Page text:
What if a habitable planet is discovered?

Nov 17, 2021
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Hypothetical question: What if in the future, scientists can in fact confirm that a planet exists circling, say- Alpha Centauri, that can and does support earth-like life. Would there be efforts to send a probe there to investigate?
 

Wolfshadw

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Apr 1, 2020
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That would depend on if our space travel capabilities improved as well. Right now, it would take our fastest probe around 18,000 years to get to Alpha Centauri. I doubt anything we built today would even survive the rigors of space for that long and we, as a species, aren't likely to wait that long for anything a probe might send back.

-Wolf sends
 
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Reactions: DanIAm
Dec 29, 2019
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If we can detect such planet with life or capable of supporting it we can probably go on to detect them better and tease out more knowledge about such planets without going there. Better telescopes and astronomical instruments - probably in space - may be the principle beneficiaries of such a discovery.
 
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Jun 1, 2020
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If we can detect such planet with life or capable of supporting it we can probably go on to detect them better and tease out more knowledge about such planets without going there. Better telescopes and astronomical instruments - probably in space - may be the principle beneficiaries of such a discovery.
Yes. It’s likely advanced scopes would be responsible for the discovery, thus justifying more funding for even greater scopes, and at much less of a cost to risky probes.

Nevertheless, there’s some efforts to get there in about 20 years...

 
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Catastrophe

The devil is in the detail
"Hypothetical question: What if in the future, scientists can in fact confirm that a planet exists circling, say- Alpha Centauri, that can and does support earth-like life. Would there be efforts to send a probe there to investigate?"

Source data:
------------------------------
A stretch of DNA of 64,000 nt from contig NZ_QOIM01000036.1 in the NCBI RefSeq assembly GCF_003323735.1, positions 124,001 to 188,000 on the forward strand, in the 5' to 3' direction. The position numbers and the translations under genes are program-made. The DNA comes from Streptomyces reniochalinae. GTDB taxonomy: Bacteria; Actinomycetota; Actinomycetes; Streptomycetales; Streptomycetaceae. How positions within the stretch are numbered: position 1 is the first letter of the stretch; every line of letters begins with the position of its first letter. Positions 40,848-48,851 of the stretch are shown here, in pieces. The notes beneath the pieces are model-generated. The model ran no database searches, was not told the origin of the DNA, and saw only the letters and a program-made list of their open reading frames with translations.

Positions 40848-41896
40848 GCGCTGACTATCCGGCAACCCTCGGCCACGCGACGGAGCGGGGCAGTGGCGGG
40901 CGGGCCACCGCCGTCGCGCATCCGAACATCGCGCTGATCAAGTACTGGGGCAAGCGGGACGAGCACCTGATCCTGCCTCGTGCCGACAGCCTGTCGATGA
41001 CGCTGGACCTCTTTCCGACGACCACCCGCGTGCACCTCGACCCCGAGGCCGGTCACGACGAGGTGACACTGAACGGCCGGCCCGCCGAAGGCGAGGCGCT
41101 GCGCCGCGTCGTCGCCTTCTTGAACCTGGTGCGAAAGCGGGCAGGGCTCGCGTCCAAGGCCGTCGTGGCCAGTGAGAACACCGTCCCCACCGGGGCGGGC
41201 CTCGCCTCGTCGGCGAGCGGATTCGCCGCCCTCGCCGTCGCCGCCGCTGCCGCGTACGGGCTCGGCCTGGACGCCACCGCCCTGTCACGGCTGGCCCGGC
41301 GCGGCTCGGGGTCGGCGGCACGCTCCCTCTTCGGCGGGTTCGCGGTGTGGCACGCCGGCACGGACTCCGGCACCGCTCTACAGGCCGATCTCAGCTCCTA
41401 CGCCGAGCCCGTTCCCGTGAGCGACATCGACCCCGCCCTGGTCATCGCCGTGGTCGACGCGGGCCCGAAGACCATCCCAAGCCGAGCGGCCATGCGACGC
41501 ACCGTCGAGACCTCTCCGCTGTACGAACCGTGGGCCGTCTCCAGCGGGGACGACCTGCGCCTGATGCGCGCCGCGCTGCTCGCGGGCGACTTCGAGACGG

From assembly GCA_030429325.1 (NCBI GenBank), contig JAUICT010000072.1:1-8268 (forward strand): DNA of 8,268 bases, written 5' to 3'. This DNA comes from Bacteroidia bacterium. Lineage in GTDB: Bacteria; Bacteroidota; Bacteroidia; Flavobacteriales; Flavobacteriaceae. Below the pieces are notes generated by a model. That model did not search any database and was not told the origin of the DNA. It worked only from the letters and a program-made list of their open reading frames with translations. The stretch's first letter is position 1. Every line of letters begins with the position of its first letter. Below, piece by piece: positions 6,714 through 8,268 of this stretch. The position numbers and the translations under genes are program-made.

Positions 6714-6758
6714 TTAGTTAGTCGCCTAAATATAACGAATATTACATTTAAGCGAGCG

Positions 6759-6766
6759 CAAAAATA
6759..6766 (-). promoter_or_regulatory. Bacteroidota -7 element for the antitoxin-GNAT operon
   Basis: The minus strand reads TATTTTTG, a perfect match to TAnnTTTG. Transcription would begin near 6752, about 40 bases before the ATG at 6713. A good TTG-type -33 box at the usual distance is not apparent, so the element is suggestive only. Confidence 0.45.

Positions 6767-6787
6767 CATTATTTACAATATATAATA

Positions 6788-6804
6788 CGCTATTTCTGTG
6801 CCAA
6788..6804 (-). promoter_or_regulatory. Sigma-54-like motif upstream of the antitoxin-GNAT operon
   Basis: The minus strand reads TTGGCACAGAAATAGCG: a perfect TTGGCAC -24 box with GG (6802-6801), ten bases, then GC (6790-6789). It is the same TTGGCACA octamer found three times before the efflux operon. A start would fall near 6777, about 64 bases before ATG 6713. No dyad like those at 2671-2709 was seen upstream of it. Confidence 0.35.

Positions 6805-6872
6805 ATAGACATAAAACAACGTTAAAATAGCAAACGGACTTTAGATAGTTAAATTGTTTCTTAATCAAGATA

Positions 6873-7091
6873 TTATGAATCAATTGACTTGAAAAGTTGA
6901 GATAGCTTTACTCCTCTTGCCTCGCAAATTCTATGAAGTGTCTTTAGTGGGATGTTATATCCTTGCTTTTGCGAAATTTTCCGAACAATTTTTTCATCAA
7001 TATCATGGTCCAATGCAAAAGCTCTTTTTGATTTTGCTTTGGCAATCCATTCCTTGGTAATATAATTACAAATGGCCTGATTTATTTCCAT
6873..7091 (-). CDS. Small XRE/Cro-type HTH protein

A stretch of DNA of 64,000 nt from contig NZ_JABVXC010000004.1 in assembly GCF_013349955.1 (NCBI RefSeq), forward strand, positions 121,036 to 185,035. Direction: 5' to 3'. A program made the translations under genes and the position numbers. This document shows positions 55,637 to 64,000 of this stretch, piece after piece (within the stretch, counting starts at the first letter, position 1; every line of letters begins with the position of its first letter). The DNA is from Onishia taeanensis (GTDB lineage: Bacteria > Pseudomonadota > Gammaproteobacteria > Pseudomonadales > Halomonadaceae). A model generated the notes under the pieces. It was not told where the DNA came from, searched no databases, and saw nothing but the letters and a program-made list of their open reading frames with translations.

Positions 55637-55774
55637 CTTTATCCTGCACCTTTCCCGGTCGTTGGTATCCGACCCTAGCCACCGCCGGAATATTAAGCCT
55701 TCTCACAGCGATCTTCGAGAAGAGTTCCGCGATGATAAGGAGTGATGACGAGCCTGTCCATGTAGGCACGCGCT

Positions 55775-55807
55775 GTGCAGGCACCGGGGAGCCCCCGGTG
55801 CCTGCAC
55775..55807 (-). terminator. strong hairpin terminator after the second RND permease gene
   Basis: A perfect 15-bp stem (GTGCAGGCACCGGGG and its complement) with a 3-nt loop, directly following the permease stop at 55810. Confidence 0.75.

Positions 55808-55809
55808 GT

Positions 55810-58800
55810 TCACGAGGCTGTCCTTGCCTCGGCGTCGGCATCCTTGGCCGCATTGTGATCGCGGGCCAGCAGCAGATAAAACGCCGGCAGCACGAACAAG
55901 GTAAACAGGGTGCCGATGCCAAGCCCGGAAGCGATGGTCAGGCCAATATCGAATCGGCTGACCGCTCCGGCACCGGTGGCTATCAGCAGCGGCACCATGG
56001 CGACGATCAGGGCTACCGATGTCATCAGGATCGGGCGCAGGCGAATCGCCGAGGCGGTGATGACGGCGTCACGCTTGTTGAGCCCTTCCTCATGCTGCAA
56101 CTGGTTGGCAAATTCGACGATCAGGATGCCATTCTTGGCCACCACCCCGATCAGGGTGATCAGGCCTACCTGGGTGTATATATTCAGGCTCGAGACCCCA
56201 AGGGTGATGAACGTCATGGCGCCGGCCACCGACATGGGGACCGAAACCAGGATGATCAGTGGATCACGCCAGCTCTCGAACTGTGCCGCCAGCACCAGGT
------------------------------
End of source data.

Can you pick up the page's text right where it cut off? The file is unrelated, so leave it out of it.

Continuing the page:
Is this not a cyclic problem? Would not a probe be necessary to "confirm that a planet exists circling, say- Alpha Centauri, that can and does support earth-like life?" in the first place? Unless, of course, the indigenous population sends us a postcard?

So what is this thread actually about?

Cat :)
 
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Reactions: Lariliss
Dec 29, 2019
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Atmospheres tell a lot about a planet. We can already detect some gases in some exoplanet's atmospheres if they cross in front of the parent star. Finding a nitrogen and oxygen atmosphere around a watery planet is a very strong indicator of long term biological activity equivalent to photosynthesis. The pre-oxygen atmosphere of Earth would likely also have (different) atmospheric signatures of Life. Methane (CH4) in the atmosphere of a warm watery planet can be one indicator, especially if it shows seasonal changes, as might seasonal changes to CO2.

Not sure N2 or O2 are the most detectable gases (so far)- Greenhouse gases appear easiest, because IR is absorbed in distinct spectral patterns by different GHG's like H2O, CO2, CH4.

 
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Reactions: Helio
Jul 27, 2021
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"Hypothetical question: What if in the future, scientists can in fact confirm that a planet exists circling, say- Alpha Centauri, that can and does support earth-like life. Would there be efforts to send a probe there to investigate?"

Is this not a cyclic problem? Would not a probe be necessary to "confirm that a planet exists circling, say- Alpha Centauri, that can and does support earth-like life?" in the first place? Unless, of course, the indigenous population sends us a postcard?

So what is this thread actually about?

Cat :)
Space plays me deja vu
Like a radio tune, we've heard from CMD..

There is another thing - speed of our mutations, can we support ourselves on any other planet.
 
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